Thursday 22 August 2019

Cost of children's hospital at risk of rising another €50m

Jim Breslin: ‘It’s reasonable to say’ costs will rise. Picture: Tom Burke
Jim Breslin: ‘It’s reasonable to say’ costs will rise. Picture: Tom Burke
Eilish O'Regan

Eilish O'Regan

The cost of the new National Children's Hospital is at risk of rising by another €50m, the secretary general of the Department of Health has admitted.

Jim Breslin said that "it is reasonable to say it could cost another €50m if inflation stays at the current rate and this will increase if inflation is in excess of that".

He was appearing before the Public Accounts Committee and replying to Fianna Fáil Senator Marc MacSharry, who said there is an onus on officials to put a figure on the potential price escalation in the wake of the PwC report on how the cost spiralled from €1bn to €1.7bn.

The future cost containment of the project will remain a "battle" warned Fred Barry, chairman of the National Paediatric Hospital Development Board, which is responsible for its construction.

He disclosed that the building firm BAM had asked for another €12m in recent months as the public debate of the hike in costs raged.

The board turned this down and he believes while a lot of the cost risk has now been transferred to BAM, the pressure of construction inflation looms.

Questioned by committee chairman Seán Fleming, he revealed the board will continue to work with the same design company that has been criticised for its role in the cost escalation.

"Why would you continue to work with them?" asked Mr Fleming.

Mr Barry replied: "We are in contract with them. It is very difficult to change contracts in the middle of a live project."

He said the board is raising the need for changes with the firm and it will also strengthen its capability to "know what is truly going on".

Three members of the current board had indicated they want to step down and it will be a matter for Health Minister Simon Harris to appoint people with relevant expertise.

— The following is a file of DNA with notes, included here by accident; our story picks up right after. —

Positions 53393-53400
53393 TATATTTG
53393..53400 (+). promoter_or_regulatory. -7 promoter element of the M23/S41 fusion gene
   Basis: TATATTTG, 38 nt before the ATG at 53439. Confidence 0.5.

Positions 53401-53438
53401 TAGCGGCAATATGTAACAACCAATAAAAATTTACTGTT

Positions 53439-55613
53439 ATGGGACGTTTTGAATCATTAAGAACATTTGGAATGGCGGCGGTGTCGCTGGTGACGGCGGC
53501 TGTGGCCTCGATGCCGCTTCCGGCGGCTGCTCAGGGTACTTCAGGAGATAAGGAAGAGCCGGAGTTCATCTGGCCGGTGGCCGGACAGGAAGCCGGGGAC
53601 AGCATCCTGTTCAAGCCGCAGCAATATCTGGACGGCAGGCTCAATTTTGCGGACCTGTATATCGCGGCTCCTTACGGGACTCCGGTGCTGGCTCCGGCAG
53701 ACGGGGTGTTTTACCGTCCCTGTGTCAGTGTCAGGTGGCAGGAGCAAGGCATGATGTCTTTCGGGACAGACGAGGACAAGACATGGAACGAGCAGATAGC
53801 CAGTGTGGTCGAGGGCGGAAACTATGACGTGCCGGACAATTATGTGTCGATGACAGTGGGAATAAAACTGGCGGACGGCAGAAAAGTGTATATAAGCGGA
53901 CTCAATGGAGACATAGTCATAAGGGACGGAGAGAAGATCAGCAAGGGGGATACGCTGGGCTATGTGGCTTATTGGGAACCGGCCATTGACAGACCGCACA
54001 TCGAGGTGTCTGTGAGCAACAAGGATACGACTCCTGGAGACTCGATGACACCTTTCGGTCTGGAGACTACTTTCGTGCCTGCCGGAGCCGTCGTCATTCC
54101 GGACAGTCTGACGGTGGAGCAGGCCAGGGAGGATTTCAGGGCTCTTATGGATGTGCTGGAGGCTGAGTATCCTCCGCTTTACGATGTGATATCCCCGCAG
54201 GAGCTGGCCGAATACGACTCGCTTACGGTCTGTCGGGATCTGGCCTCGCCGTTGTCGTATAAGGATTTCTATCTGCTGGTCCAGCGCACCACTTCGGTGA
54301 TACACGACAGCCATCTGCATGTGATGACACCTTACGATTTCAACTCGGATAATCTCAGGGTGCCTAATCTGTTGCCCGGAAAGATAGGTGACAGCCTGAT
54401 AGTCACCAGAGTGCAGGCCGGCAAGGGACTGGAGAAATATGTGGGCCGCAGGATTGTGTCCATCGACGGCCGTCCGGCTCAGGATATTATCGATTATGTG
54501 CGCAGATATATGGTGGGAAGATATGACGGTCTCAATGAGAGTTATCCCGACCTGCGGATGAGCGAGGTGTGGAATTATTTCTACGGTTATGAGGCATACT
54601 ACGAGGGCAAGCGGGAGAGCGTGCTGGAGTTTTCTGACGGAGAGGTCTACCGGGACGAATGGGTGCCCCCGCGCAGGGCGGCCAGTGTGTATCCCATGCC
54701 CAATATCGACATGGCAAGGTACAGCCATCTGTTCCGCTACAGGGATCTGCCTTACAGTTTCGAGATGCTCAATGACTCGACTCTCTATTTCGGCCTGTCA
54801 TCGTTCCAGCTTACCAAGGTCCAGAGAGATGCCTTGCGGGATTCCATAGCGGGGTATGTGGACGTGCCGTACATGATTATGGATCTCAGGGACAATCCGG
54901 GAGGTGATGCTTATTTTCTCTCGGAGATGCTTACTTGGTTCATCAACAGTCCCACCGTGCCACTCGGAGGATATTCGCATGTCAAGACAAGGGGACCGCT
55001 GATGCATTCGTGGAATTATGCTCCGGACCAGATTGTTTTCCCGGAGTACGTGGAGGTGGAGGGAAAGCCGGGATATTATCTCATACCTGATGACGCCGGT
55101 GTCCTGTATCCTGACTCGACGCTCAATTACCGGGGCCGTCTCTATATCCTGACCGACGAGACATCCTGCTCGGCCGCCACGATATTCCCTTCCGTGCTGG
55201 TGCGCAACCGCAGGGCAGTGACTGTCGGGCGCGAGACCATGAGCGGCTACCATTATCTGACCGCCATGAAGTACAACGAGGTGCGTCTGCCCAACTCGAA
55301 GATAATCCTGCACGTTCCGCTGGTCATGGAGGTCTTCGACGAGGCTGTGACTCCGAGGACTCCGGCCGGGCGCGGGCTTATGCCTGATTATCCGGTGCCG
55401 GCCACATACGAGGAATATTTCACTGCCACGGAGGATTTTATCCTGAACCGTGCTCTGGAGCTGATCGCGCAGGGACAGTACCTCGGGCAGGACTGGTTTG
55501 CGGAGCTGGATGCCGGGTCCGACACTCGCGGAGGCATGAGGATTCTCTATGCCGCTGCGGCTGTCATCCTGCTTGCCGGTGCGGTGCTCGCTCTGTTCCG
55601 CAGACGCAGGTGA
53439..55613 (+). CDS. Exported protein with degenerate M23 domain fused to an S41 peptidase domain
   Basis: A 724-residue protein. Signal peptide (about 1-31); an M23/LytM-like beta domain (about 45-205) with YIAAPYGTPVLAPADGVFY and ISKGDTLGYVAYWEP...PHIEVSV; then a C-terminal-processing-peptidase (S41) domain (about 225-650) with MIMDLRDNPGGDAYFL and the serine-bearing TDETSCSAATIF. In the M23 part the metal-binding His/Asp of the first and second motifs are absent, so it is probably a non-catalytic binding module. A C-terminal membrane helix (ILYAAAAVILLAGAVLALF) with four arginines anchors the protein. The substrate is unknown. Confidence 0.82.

Meanwhile, the Department of Public Expenditure's chief procurement officer Paul Quinn, who was a member of the hospital board since 2013, defended his decision not to tell ministers or raise an alert about the escalating costs.

He said: "I would have been precluded and not only in breach of my obligations as a board member but also in breach of law if I were to report to the secretary general or the minister."

The protocol was for the board chairman to communicate the issues with the HSE steering group, he added.

"I was appointed as a public interest director," he told Independent TD Catherine Connolly.

The meeting was also told that PwC, which was paid €450,000 earlier this year to investigate the overrun, has also been paid to advise the HSE on how the project should proceed in November.

But both the HSE and the Department of Health said this was not a conflict of interest.

The defence was dismissed by members of the committee.

Social Democrat TD Catherine Murphy said the HSE was trying to make "eejits" of them and Sinn Féin TD David Cullinane described it as a "slam dunk" conflict of interest.

The hospital, which is being built on the site of St James's Hospital, is due to open in 2023.

The first satellite centre, providing urgent care and outpatient clinics, has now been handed over for fit out and is due to begin accepting patients from July.

Irish Independent

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